Girdled by the Satpura ranges in Madhya Pradesh, lies a lovely hill town often referred to as the “Queen of the Satpuras!” As Madhya Pradesh’s one and only hill town, Pachmarhi enjoys a unique position as a popular tourist destination, where bridle paths lead into placid forest groves of wild bamboo, jamun, dense sal forests and delicate bamboo thickets, offering the space to unwind effortlessly and enjoy perfect tranquility. In other words, Pachmarhi is Madhya Pradesh’s most verdant gem and our trip was proof of that!
As an archaeological treasure- house, Pachmarhi has astonishing richness. There are cave shelters in the Mahadeo Hills which reveal rock paintings that date back to 500-800 AD, although some of the earliest paintings are estimated to be 10,000 years old. In Pachmarhi, contrasting cultures and ages co-exist in harmony as if time and trends mean little in this serene, wooded place. The highest point in the central India region and the Vindhya and Satpura range – Dhoopgarh, at 1100 meters, is also located here.
Pachmarhi’s elevation and the forests of the Satpuras, with their streams and waterfalls, make it extremely picturesque and ideal for unwinding, effortlessly. Roads meander gently and groves of trees, open space and heritage cottages sit contentedly in their old gardens. The British developed Pachmarhi as a resort and their influence is embodied in its’ churches and colonial architecture.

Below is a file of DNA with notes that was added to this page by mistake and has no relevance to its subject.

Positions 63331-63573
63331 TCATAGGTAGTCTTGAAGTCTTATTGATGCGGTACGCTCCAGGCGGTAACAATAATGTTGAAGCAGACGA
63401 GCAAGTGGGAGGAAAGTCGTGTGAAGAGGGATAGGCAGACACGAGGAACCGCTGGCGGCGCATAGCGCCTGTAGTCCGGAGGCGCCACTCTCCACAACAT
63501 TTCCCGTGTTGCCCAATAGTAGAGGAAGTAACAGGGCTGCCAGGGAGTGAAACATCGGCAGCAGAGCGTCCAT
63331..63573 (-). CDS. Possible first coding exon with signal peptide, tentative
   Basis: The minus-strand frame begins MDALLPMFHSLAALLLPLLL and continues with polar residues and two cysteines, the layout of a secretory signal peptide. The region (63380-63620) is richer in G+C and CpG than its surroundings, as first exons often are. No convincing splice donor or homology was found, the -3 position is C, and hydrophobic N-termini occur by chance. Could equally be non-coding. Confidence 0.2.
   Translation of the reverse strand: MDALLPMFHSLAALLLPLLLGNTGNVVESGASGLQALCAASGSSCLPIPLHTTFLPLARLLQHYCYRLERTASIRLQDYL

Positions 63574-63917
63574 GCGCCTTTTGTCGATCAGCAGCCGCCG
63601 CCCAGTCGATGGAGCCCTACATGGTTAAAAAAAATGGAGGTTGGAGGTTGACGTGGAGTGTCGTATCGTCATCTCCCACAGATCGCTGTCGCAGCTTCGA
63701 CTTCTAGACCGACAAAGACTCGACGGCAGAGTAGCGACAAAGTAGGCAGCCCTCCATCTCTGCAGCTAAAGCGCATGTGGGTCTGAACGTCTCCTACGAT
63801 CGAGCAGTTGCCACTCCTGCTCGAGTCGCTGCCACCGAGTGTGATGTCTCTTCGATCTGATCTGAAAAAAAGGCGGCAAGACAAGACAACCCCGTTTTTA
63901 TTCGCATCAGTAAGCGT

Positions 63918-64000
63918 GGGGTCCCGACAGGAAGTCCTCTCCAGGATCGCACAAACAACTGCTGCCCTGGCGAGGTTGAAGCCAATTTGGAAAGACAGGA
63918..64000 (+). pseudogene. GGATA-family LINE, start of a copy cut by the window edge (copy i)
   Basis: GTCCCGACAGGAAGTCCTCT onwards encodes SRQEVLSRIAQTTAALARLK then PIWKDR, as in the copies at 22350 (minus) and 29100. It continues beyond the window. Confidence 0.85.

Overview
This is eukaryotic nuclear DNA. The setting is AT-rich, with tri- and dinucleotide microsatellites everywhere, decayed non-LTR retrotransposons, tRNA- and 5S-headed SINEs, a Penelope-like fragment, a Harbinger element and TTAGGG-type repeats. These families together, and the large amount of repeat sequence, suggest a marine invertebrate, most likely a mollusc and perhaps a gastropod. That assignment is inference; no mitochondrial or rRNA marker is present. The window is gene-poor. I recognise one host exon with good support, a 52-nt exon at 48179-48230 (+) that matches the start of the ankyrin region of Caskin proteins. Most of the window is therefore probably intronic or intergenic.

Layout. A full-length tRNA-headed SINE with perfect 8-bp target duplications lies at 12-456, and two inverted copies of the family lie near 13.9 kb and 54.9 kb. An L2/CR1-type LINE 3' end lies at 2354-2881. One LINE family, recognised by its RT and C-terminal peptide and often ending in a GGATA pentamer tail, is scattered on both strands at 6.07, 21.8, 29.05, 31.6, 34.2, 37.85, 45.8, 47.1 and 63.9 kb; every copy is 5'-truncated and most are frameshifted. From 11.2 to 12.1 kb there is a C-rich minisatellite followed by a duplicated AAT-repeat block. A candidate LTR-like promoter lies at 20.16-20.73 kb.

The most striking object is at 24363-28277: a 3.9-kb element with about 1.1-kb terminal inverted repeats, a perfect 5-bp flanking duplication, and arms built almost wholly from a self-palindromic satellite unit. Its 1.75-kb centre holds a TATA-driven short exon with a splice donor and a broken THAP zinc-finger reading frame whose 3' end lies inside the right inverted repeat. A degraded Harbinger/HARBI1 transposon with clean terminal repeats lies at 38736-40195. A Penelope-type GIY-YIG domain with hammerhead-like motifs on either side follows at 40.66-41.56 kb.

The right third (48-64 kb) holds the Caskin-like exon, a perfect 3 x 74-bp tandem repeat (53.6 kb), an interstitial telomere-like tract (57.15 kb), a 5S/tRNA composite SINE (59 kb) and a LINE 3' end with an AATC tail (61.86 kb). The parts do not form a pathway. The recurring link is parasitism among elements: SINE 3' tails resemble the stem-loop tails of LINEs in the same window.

The town has a quiet gentility about it, as if Victorian traditions and high collars still govern people’s lives. Much of this ambience is still being maintained by the strong presence of the Indian army, and the old cottages still prove that times have changed little since the days of Kipling.
Our sightseeing trip began with Forsyth Point, that marks the place where Pachmarhi was first discovered by Captain Forsyth in 1857. Next, was a 300-feet deep ravine with steep sides called Handi Khoh. On the way, we passed by numerous waterfalls and concluded with a visit to the Pandav Caves which, as the legend goes, once provided sanctuary to the five Pandava brothers.
On the recommendation of our local guide, the following day we went all the way up to Dhoopgarh to catch a gorgeous sunset from the highest point in the Satpura ranges – a sight that was bewitching and mesmerising at the same time!
If you have the time and the inclination, a visit to Reechgarh is also recommended, because of a wonderful natural amphitheater in the rock, that is usually approached through a cave-like entrance on the south side.
If you are keen to explore, Pachmarhi has an amazing variety of things to do in and around the town. You are spoilt for choice between choosing to trek up-hill, explore a national park with deep valleys, high mountains and rivulets, cave dwellings with paintings or lose yourself in vast stretches of botanical diversity. One thing is assured – there’s never a dull moment, when you’re in Pachmarhi!